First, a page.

Spring is here I see the signs everywhere.
I called on a few mountain folk to see what harbingers of spring they recalled from childhood.
- listening for the whippoorwill to signal spring
- his father always planted potatoes on Good Friday
- when its warm enough to see barefoot kids you know its spring
Mrs. T. recalled
- when the bloodroot blooms (the white flowers below are bloodroot blooming behind my house)
- when the sarvis tree blooms
- her mother always planted green beans on Good Friday
Mrs. M. recalled
- early blooming flowers
- her mother said anything you plant on the first day of spring will live
- her mother aired out all the quilts, mattresses, and pillows each spring
Spring always brings thoughts of new birth and starting over. But spring also reminds me of what went before, of the past. Each spring as I drive the roads around my area I see daffodils and yellow bells blooming where there are no houses, no buildings, just woods and grass.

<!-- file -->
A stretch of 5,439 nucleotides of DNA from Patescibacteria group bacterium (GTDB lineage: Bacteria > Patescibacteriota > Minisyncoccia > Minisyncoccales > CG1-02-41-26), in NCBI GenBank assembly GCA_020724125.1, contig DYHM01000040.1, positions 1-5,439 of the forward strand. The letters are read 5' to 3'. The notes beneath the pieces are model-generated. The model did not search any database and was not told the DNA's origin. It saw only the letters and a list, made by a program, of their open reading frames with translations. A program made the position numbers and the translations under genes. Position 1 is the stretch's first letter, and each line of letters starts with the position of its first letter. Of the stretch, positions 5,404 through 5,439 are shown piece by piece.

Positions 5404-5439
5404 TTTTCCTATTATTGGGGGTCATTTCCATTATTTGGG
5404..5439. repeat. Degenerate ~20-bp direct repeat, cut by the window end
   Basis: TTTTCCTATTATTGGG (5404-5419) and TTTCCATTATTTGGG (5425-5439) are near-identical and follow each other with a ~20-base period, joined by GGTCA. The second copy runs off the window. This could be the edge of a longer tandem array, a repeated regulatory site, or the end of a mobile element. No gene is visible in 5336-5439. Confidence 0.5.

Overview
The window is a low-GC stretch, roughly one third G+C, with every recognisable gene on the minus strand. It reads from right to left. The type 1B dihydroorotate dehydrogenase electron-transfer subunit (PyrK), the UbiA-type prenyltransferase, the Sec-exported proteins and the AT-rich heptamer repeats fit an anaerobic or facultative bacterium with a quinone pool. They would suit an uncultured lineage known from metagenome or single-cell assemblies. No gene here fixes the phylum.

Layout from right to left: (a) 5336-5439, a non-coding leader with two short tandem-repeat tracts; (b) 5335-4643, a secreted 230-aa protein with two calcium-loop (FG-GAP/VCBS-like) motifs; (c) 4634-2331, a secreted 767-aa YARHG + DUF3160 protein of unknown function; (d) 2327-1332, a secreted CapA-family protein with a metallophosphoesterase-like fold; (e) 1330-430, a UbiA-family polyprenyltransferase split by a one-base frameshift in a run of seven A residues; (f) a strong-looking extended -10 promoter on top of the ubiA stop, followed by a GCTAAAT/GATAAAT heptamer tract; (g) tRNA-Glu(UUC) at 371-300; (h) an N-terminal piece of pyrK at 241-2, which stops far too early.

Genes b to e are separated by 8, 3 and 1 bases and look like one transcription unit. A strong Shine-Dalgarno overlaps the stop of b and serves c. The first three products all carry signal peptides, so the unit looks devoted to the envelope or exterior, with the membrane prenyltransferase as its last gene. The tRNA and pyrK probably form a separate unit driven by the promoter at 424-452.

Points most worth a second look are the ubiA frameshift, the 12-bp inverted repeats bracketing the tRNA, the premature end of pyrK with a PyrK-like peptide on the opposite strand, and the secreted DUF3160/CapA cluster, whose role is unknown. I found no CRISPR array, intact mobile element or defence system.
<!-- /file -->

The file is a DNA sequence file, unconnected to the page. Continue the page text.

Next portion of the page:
I know the flowers are from old home places. Each spring as I look for them, I wonder who planted them? Was their life harder than mine? Happier? What happened to them? What happened to the home place? The questions are endless and most have no answers.
I like to think a mother like me planted them to add beauty to her life, maybe it was a grandmother who planted them, or even a husband trying to prove to his wife things would get better.
Spring is a new beginning, a new start. I just know the ones that planted the flowers, the ones that went before, have something to teach us if we will just listen.